Let’s take a walk around the school and see what the students are doing on a typical day.
As we enter Kindergarten, we immediately notice the variety of spaces available to the children. These are matched by the scope of activities taking place. The atmosphere is busy, but calm, with each child gainfully, happily occupied. There are two students on the rug reading a second grade chapter book together. A group of six is having a lesson on a new consonant sound with one of the teachers. The other teacher is checking independent work on vowels done by other children, one child at a time. Three students are on the computer practicing decoding, and one child is listening to a tape on the loft.
In first grade we see an amazing presentation! Each student has created a display of fossils, text, pictures and sculptures related to the study of whales. All the parents are there, as the children confidently describe their projects. As we leave their room, we notice that each child has a handmade whale bookbag for extended reading hanging from their coat hook in the hallway. Some of the bags have more than five books on whales inside that the students want to take home!
Second grade welcomes us with a rug area, a huge library and lots of educational manipulatives. All of the students are gathered for a collective lesson on the book “Follow the Drinking Gourd,” a story of how slavery was thwarted by brave souls with an intense yearning and a clever plan to find freedom. The students are encouraged to learning active listening and participation habits. They are taking turns reading aloud.
What’s going on in third grade? The room looks more like a rainforest than a classroom. There are vines hanging in the doorway, trees and animals around the room and ceiling. A closer look reveals that the room has been turned into a museum of sorts. A child acting as a docent is giving a tour to a group of younger students. Some of the third graders are in the study hall, attached to their classroom, planning improvements to the poison arrow frog display. There is a group of students at a table making a poster for a tree planting effort that they want to popularize in the school.
Fourth grade is quieter, more settled. Age brings a little more tranquility with it. The children are divided into three math groups. One group of eight has been taken to a separate room designed for undisturbed, small group lessons. There one teacher is giving above grade level instruction on the guess, test, revise method of word problem solving. Another group of eight remains in the classroom with the other teacher. They are making purchases for a classroom store from a catalog. They are doing a hands-on math lesson on grade level that includes budgeting and taxes. One child sits aside. He is doing advanced algebra using a sixth grade book. His independent work is a follow-up to a private lesson he received earlier.
Fifth grade looks different. The room has three sections. Right now the students are in the back section of the room. They are taking turns giving oral presentations on various aspects of World War II. The students have had in-class instruction on how to research, organize, speak, create visuals, and engage their audience. At present one student is describing the Navy’s air campaign. Her model of an F4F Wildcat is a big hit. We notice that they are also reading the novel “Number the Stars,” to integrate with their social studies.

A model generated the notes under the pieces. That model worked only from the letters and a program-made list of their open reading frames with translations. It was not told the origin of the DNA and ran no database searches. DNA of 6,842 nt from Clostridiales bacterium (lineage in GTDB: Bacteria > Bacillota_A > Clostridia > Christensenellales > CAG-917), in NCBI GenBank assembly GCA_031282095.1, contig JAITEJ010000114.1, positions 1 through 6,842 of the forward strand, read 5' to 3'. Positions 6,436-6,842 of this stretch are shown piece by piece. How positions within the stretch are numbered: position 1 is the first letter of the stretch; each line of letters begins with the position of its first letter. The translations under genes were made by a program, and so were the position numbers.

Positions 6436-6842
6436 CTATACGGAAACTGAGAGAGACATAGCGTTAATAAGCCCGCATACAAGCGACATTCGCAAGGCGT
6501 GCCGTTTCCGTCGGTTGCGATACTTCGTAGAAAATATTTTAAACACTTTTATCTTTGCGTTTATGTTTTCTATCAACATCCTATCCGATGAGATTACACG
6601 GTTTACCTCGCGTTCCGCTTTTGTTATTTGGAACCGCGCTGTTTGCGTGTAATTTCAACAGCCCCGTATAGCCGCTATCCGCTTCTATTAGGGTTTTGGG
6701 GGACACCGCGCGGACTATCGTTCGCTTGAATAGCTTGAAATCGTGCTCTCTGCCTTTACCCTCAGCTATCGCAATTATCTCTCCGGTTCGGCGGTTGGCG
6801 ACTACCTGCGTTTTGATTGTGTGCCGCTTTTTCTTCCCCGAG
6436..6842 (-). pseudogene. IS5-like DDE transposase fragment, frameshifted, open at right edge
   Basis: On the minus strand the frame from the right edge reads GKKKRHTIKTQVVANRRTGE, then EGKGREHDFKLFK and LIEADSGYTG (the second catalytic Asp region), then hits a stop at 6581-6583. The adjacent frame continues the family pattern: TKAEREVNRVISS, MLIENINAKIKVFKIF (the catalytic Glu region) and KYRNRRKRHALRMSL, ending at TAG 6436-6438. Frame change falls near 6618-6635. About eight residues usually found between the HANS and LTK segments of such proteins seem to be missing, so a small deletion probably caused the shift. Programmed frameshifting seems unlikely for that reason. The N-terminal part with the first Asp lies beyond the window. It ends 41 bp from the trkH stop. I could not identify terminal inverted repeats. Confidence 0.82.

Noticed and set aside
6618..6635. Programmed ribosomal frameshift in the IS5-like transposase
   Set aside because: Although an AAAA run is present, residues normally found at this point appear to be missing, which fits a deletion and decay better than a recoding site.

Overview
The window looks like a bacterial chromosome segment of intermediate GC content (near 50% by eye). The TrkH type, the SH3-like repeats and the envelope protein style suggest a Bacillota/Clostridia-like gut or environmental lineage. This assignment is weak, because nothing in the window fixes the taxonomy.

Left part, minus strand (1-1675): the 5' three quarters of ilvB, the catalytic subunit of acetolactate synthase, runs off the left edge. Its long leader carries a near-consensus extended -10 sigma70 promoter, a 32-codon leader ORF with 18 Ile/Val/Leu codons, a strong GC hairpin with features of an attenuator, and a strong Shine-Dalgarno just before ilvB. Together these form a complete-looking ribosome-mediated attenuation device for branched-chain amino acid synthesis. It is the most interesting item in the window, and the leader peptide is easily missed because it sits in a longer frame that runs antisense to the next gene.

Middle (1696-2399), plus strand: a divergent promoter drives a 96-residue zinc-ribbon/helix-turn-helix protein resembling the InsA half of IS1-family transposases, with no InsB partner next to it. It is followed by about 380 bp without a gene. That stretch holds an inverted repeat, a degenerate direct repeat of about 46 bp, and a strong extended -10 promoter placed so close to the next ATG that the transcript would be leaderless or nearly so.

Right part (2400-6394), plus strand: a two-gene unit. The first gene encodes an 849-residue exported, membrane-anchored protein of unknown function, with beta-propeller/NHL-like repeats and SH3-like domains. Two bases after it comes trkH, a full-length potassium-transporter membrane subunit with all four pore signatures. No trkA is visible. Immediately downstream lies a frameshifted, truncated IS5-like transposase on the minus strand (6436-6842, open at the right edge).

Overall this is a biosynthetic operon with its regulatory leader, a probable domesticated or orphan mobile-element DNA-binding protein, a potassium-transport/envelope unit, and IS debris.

Sixth grade has half of its student currently at Art making stain glass creations, a special project reserved for them only. The remaining sixth graders are reading Newsday and having a debate about the merits and demerits each Presidential candidate’s environmental plan. Debating techniques and public speaking were taught and practiced earlier in the year. While both teachers are present, the students have taken over, while the teachers sit back in silent, but proud amazement. After the debate, one of them comes over to a teacher to ask if she can do an independent elective on renewable energy projects in the US.
Seventh and eight graders are in the solar powered middle school building. The students are presently in three groups. One group is at their English course, English B. The room is as much a living room as a classroom. The students are reading THE ALCHEMIST, and discussing whether it’s philosophy of “There are no accidents” is practically applicable to their lives. A second group is at STUVOL, short for Student Volunteers. They are planning volunteer activities in the school and the community that simultaneously satisfy NY state requirements for technology instruction. One of the students is far along in his plan to create a new pond. The third group of middle schoolers is at Drama. They are practicing with puppets that were previously made in Art classes for an original production that was written during English class. In 45 minutes the groups will rotate, so that each group will get to enjoy each experience.
Where are the test drills? … nowhere to be found.
Where’s the hands-on, practical, experiential, meaningful learning that goes into long term memory? … everywhere, at every age level.